I think this is the nicest example yet of how much the structure of sentences can vary between the two languages, yet it still just makes sense. There's the plural form of "the", the collective noun discrepancy, the word order difference with possessions, the adjective changing to match its noun's count and gender... It's reassuring and enlightening to stop and appreciate what we've learnt in such a short amount of time. "I mobili di mia madre sono bianchi." --> "The furniture of my mother is white." --> "My mother's furniture is white."
I know the feeling! Try reporting an apparently incorrect marking. It's very rewarding when they change the system because of what you tell them as you may well have already found out. I'm not sure about this one though - "pieces of furniture" to my mind would need "pezzi di mobili" but I note that Google Translate (trusted friend - not!) gives "mobili" in Italian when you put in "pieces of furniture."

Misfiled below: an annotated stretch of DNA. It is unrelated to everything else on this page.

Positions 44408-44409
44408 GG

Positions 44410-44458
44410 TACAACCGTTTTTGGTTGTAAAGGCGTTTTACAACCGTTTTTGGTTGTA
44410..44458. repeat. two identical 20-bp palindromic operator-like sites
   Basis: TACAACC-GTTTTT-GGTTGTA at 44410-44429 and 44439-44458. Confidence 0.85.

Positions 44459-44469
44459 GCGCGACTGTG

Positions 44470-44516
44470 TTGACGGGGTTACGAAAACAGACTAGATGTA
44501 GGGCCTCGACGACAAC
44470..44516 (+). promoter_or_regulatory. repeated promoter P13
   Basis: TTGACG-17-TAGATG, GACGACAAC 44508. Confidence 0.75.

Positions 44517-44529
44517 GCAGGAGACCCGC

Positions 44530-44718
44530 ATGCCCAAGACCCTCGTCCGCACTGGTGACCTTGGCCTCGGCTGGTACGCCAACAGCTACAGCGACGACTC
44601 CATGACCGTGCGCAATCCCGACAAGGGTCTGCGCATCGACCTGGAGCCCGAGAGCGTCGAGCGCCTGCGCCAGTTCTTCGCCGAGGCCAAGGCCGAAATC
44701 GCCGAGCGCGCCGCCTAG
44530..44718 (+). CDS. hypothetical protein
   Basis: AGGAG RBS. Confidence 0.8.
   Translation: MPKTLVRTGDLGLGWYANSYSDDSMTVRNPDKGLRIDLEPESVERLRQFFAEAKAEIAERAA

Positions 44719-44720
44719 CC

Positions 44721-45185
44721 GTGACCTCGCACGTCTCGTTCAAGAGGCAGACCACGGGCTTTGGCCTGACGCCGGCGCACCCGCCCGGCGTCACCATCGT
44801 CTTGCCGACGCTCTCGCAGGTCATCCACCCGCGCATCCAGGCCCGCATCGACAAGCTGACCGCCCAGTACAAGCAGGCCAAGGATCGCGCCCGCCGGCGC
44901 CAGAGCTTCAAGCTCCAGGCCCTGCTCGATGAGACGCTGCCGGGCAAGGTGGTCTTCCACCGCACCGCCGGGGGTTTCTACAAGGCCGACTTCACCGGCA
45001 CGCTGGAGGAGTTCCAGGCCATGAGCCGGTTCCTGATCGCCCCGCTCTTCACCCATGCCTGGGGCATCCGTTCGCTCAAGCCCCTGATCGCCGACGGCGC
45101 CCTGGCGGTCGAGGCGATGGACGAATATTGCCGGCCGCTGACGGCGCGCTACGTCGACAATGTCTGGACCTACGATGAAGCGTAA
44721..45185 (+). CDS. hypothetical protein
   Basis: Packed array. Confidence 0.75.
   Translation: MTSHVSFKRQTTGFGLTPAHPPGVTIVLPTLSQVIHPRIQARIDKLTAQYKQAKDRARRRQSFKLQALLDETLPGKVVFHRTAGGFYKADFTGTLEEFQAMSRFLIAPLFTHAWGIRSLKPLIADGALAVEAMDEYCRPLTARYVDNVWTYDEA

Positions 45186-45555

In English, furniture is an uncountable object - or collective as others have said. Being uncountable, "furniture" implies plural by itself and requires some external unit for counting (such as "one piece of furniture", "four pieces of furniture"). There are other uncountable objects in English like money, research and advice.
I wrote "the furniture of my mother are white" and was told it's wrong... I don't quite understand why
OHHW thank you! I'm learning Italian in English so that makes sense!
Yes, that mentality is very important to keep in mind! As a native Japanese, this was the golden rule when I studied English. I also know people who are trying to understand you do get you because language is only one way :)